Last weekend I went on a quick trip down to my college town of Decorah, Iowa with my dear college friend Aimée. She was in Minneapolis visiting from Port Townsend, Washington for our mutual friends B's and D's wedding, and it was a great celebration. I did all the flowers (photos to come!). After the wedding, we had a quick little day trip through southeast Minnesota and northeast Iowa. I made hummus to take along on our trip, and it was positively delicious and so easy, and I wanted to share it with you. I generally think bean dip is the perfect travel food. It is the perfect quick and easy thing to make for meals, snacks, picnics, etc etc etc. And the ingredients really couldn't be simpler: quality canned chickpeas, roasted red pepper, capers, lemon, fresh garlic, and olive oil. Together they create a rich and flavorful hummus, full of fresh flavor that jazzes up raw veggies, wraps, chips or crackers, or even cold hamburger patties (our breakfast in the car on Saturday morning).
Roasted Red Pepper Hummus
yields about 2 cups
2 cups cooked chickpeas (drained and rinsed if using canned)
1 roasted red pepper, coarsely chopped
1 head garlic, peeled and coarsely chopped
1 1/2 Tbsp capers, rinsed and chopped
2-3 Tbsp olive oil
juice of 1 lemon
Saute garlic and capers in olive until garlic is softened and golden, but not browned. Remove from heat and let cool slightly.
Place chickpeas, red pepper, lemon juice, and garlic, capers, and sauteing oil in a food processor or blender and process until totally smooth and creamy. Add salt to taste, and serve.
Will keep for up to a week refrigerated.
In addition to sharing the recipe, I also wanted to share a few photos from my weekend on the road. Most of the photos here are from Preston, Minnesota, a teeny, tiny little farm town close to the Iowa border. I had about 1 1/2 hours to kill as Aimée caught up with a friend of hers that now lives there, so I wandered the city. It was a Sunday morning, and only the grocery store and one sandwich shop were open. It was hot and humid, the air felt thick, and everything was lush crazy green. I walked from one side of the town to the other, and came across all sorts of stuff that you only find in small towns with agrarian pasts, like abandoned tractors, gas stations, feed mills. It was eerily quiet - most of the time I was the only person on the street, even though it was the middle of the day.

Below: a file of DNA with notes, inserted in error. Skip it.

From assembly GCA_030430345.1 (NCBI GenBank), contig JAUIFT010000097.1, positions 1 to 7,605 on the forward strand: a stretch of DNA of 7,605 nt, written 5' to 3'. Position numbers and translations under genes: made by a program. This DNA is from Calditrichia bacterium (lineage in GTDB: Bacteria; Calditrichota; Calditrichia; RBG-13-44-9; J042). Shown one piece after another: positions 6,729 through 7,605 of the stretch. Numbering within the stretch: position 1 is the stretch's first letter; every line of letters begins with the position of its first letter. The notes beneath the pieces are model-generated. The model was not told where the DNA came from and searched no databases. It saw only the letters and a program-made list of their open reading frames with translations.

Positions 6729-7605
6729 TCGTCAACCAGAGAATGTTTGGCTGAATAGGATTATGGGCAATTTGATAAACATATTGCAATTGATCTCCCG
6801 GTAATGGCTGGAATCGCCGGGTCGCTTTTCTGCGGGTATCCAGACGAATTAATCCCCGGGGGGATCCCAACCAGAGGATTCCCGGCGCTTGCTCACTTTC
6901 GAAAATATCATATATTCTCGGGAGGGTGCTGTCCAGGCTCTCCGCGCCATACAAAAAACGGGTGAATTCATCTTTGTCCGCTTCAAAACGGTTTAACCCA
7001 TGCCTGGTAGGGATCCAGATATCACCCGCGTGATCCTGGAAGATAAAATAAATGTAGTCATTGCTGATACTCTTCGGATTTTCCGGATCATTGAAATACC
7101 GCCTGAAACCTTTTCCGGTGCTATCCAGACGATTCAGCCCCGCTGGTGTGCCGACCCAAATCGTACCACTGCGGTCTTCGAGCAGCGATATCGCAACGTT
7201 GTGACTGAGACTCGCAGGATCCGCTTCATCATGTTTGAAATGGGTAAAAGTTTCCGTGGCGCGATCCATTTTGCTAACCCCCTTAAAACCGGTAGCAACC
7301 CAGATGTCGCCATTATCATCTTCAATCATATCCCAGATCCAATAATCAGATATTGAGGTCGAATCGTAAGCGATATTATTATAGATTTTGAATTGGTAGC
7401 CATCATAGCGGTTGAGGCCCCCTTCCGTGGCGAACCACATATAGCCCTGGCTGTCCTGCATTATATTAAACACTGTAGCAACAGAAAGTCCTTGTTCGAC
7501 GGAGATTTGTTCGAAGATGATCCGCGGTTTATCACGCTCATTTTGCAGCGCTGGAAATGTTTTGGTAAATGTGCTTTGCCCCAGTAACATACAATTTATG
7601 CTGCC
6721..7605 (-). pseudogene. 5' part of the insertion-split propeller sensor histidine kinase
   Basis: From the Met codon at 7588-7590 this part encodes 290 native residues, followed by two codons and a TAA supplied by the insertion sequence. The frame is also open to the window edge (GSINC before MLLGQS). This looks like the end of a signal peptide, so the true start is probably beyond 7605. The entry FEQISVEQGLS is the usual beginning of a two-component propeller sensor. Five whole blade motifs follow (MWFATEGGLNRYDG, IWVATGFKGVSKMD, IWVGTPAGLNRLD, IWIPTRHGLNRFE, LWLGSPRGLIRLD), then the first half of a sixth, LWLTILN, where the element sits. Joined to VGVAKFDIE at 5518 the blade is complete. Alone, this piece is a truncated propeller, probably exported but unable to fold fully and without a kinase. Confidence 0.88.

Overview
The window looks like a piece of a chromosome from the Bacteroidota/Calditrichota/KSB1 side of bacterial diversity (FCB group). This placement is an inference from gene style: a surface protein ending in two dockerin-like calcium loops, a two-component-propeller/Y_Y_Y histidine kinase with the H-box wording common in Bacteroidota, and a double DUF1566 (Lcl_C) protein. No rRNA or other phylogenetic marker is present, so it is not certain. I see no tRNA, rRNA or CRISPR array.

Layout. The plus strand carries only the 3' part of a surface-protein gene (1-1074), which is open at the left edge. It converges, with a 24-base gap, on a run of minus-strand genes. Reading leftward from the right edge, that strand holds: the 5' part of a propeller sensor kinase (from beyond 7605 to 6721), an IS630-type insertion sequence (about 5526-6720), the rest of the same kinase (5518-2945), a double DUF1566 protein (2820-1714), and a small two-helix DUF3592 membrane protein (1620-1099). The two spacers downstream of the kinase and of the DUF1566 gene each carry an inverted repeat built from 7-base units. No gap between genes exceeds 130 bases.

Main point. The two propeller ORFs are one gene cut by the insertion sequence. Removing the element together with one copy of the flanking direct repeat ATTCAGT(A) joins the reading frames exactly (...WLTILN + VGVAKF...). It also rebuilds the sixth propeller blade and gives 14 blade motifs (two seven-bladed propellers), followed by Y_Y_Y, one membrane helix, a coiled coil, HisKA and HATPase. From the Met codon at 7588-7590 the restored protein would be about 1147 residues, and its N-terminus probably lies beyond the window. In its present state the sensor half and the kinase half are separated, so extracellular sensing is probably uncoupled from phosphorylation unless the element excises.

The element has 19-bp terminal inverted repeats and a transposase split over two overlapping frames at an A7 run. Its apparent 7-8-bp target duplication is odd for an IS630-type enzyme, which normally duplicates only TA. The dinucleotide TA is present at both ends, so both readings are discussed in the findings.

Once we got to Decorah, I put down my camera and got busy socializing. I was awfully busy hanging out at the Oneota Community Co-op - the local gathering place and my first co-op love. We caught up with old friends, had a wonderful lunch, and bought ingredients for the potluck we were attending that night. Then off to the river for a swim, where we jumped off the bank and floated downstream, only to crawl out, walk upstream, and do it again. And again. And again. After sunning ourselves on the rocky shore, we went to a friends' house to prepare food for a community sing & potluck that night out in the country. I made a big raw kale salad, my friend made a beautiful fruit salad, and our friends brought watermelon. It was so beautiful. We headed out to the country to the big home of the family that was hosting. The husband is a builder and built an amazing home that is geothermally cooled and heated, and built in the middle of the woods. Big windows overlook the valleys, and everything is big and open and airy. More than 30 people of all ages were circled around in the living room, basking in the glow of community and positivity, with bellies full of homemade food. We spent the night singing rounds and protest songs. Aimée is a gift musician and singer, as are most of the people that were there, and the voices and music that came out of that night were nothing short of pure beauty. At the end of it all, I collapsed into bed while a hot summer night storm rumbled through the valley.